Interpreting at the FAK

Types of interpreting

Interpreters are linguistic intermediaries who effect communication between members of differing
cultures and speakers of differing languages. They provide an oral translation of spoken content into
another language. It is their responsibility to communicate oral content with regard for linguistic and
technical correctness and for the cultural idiosyncrasies of the languages involved.

The principal types of interpreting are:

Simultaneous interpreting: The interpreter produces the results in
the target language while still listening to content in the original language. Perhaps they are listening
over a headset to a speech or some other spoken material, reproducing it within seconds in the other
language for listeners who do not understand the original language. The time delay might run to half a
sentence or even a whole one. Effectively, listening, understanding and speaking occur more or less

Simultaneous interpreting

Consecutive interpreting: An address or speech of varying length is
given, whereupon the interpreter stands, perhaps at a lecturn, before an audience and interprets the
content for them from the original language into the target language. The interpreter might avail
themselves of a mnemonic in the form of a specially-developed note-taking technique.

Consecutive interpreting

Liaison interpreting: A speaker talks for perhaps five minutes, the
interpreter then interpreting the content into the language of the speaker’s interlocutor; the process of
listening and interpreting then repeats itself in the opposite direction, so that the interpreter must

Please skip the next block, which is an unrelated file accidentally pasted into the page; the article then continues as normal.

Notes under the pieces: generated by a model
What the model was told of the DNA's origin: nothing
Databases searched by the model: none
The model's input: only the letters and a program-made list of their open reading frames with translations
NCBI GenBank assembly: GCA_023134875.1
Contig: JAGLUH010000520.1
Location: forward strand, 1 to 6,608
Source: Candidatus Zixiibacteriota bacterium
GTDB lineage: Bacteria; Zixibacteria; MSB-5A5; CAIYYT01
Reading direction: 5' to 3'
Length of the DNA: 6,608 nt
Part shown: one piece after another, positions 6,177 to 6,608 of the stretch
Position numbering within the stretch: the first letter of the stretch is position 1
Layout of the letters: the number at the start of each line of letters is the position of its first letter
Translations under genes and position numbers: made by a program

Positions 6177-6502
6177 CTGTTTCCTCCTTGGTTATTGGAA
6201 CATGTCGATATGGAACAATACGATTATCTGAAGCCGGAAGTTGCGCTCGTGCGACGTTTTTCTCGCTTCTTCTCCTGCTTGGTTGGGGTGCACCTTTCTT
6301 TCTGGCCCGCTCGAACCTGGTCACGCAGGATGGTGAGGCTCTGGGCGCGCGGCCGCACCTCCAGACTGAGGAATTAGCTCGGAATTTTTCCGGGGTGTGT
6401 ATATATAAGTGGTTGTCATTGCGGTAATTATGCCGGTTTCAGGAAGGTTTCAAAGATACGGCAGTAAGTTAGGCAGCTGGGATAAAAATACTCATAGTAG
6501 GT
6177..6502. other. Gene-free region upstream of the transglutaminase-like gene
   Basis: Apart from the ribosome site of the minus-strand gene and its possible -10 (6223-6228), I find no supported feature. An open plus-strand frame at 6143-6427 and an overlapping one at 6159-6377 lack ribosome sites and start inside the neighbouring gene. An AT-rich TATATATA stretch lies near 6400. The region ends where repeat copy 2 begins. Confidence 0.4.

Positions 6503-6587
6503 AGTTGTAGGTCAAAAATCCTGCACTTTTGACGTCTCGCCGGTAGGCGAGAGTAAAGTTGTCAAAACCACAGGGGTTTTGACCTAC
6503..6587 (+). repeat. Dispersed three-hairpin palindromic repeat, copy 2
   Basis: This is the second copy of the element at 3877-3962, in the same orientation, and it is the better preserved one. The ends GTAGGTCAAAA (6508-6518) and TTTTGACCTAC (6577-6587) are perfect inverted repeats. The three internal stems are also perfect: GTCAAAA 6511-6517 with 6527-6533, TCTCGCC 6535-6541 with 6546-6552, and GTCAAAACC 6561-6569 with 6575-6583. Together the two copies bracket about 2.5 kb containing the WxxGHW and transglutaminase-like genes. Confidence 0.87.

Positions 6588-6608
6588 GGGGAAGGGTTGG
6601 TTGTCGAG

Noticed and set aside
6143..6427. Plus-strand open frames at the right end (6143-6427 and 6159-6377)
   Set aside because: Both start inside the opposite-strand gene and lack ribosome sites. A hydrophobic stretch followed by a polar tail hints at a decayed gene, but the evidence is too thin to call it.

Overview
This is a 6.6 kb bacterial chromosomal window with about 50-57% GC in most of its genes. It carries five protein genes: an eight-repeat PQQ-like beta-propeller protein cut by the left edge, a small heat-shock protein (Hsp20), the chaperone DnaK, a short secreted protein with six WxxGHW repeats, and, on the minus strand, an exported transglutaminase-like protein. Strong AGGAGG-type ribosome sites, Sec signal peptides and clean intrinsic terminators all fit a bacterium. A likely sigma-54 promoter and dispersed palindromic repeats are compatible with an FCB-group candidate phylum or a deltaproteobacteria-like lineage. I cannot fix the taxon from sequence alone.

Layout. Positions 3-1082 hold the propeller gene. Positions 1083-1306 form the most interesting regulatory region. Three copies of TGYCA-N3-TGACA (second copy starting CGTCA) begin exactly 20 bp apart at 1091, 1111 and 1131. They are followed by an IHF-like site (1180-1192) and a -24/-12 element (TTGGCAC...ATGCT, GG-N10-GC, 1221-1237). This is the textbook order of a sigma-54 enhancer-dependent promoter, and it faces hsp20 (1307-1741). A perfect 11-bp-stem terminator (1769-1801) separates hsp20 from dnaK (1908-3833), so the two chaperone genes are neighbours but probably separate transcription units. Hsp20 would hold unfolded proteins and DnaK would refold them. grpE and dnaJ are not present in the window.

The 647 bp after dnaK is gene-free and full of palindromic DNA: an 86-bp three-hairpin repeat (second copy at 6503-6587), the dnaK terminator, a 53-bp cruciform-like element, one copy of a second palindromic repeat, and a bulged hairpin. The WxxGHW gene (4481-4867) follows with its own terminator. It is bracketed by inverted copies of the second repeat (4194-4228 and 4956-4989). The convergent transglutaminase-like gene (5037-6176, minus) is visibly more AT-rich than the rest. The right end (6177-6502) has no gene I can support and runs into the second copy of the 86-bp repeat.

constantly switch back and forth between languages. They are responsibile for keeping the conversation
going between the two speakers, and may only take brief notes of figures and proper names.

Liaison interpreting

Courses for interpreters at the FIM

Translators, who are normally only responsible for the written transfer of texts into other languages,
are also trained to provide general liaison interpreting services, as this function is frequently expected
of professional translators. While liaison interpreting is learned during the course for translators,
it does not constitute part of the State Examination for Translators.

Those translation students wishing to take the State Examination for Interpreters in the three principal
types of interpreting, attend the appropriate preparatory classes at the Institute while completing their
translators’ course. They are trained to accelerate their grasp of the matter at hand and to analyse,
organize and prioritize oral content from negotiations or speeches. They develop the ability to present
the processed information accurately, appropriately and confidently in the target language. Those entering
the interpreting profession must develop a complete mastery of the languages involved and be able to
pick up quickly and efficiently a sufficient understanding of the subject matter to be interpreted.